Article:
“We tried last year for this,” Daniell said on Tuesday night. “There’s been conversation in the community about wanting to try again.”

“So I just want to kind of go over the time line and talk a little bit about the money as kind of the next step,” he said.

Details Of Tax

Daniell said every city has to participate in T-SPLOST in order for the county to be able to ask for a full 1 percent tax. The current sales tax rate in the county is 7 percent, so the new tax would increase that to 8 percent.

The referendum will ask for $71 million, Daniell said, but the law has changed and the county can collect the tax for five years without seeking renewal even if it collects more than the $71 million listed in the tax.

The county actually would budget for $60 million, he said.

Bishop would receive $477,000, Bogart would receive $1.9 million, North High Schools would receive about $800,000, and Watkinsville would get $4.7 million, he said.

Oconee County will get $52.5 million.

Daniell said the county’s spending would be in four categories: Maintenance of roads currently being covered by property taxes, Multi-Use Paths, Safety and Intersection Improvements, and Paving.

Reduction In Property Tax

Spending on the first category, Maintenance, would result in the 1 mill reduction in the property tax, effective with the Fiscal Year 2024, Daniell said.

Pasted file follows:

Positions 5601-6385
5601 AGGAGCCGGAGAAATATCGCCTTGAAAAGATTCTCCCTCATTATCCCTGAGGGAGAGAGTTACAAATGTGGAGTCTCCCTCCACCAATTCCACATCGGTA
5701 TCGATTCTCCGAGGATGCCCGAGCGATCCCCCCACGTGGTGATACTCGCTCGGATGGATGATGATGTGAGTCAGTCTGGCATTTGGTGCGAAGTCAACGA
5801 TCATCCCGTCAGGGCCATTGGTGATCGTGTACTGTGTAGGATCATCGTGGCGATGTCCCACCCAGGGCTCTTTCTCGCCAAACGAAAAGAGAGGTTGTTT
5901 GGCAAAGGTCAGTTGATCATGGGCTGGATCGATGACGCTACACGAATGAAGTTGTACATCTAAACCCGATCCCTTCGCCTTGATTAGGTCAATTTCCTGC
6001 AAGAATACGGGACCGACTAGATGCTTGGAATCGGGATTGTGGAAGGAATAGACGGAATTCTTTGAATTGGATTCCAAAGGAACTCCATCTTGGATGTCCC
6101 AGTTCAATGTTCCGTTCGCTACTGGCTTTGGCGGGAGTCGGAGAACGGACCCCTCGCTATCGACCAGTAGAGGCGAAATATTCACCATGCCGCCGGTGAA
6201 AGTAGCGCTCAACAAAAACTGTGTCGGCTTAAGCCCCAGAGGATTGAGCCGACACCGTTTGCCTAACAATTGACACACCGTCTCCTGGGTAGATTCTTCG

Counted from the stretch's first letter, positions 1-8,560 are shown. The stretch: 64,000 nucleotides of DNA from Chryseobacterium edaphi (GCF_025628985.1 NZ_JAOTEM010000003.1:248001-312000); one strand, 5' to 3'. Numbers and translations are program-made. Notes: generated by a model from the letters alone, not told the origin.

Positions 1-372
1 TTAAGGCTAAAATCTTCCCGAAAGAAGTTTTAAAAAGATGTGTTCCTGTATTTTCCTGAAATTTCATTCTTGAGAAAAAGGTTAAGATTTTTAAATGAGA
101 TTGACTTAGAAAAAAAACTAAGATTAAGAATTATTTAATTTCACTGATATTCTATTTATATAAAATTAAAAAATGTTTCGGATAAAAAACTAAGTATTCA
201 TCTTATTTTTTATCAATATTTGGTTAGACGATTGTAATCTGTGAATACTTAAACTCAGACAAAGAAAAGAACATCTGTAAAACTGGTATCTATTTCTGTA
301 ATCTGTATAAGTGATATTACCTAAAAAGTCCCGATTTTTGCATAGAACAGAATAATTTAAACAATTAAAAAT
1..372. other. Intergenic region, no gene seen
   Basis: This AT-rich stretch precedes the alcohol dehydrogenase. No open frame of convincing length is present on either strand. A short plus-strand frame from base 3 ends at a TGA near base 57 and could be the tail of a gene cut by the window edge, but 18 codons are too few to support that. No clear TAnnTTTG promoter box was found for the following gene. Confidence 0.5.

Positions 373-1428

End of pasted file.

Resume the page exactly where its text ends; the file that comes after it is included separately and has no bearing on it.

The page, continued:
Collection of the tax would begin April 1 of 2023, Daniell said. The Fiscal Year 2024 Budget would take effect on July 1 of 2023.

Daniell said he will come back the Board on July 26 for further discussion of the tax.

Only Education Allowed

“I think probably what hurt us probably was the poor turnout of that election,” Commissioner Amrey Harden said of last year’s vote.

“But I also heard people have misinformation about T-SPLOST,” he said. “I mean it was wild information like we were going to have to send the money or share it with Athens. I mean just crazy stuff.”

“I just want to make sure we have a mechanism to make sure the facts (get out),” he said.

“The Board literally cannot promote it,” County Manager Justin Kirouac said. “You can educate. So we’re not allowed to promote.”

“You can’t use taxpayer dollars to fund the campaign,” Daniell said.

Daniell said he is hopeful some group will step forward to promote the T-SPLOST referendum without using public funds.


The video below was recorded via Zoom from the June 28 meeting.

Discussion of Cole Springs Road begins at 10:47 in the video.

Discussion of TSPLOST begins at 1:04:15 in the video.

1 comment:

Unknown said...

I think if they want citizens to promote TSPLOST, they have to involve citizens in the process of determining what the tax will be used for, just as they do in Athens. They are asking to substitute one tax for another (property versus sales), but people know their property taxes don't go down because assessments go up every year. And renters don't directly pay property taxes so they may see no value to themselves. I think you have to sell what the tax will be used for. Paths, sidewalks, bicycle lanes, non-motorized connections between parks and schools could be popular. It such projects were included, people may be more inclined to vote for TSPLOST, especially if the projected % of income for each type of project were specified.

Jeanne Barsanti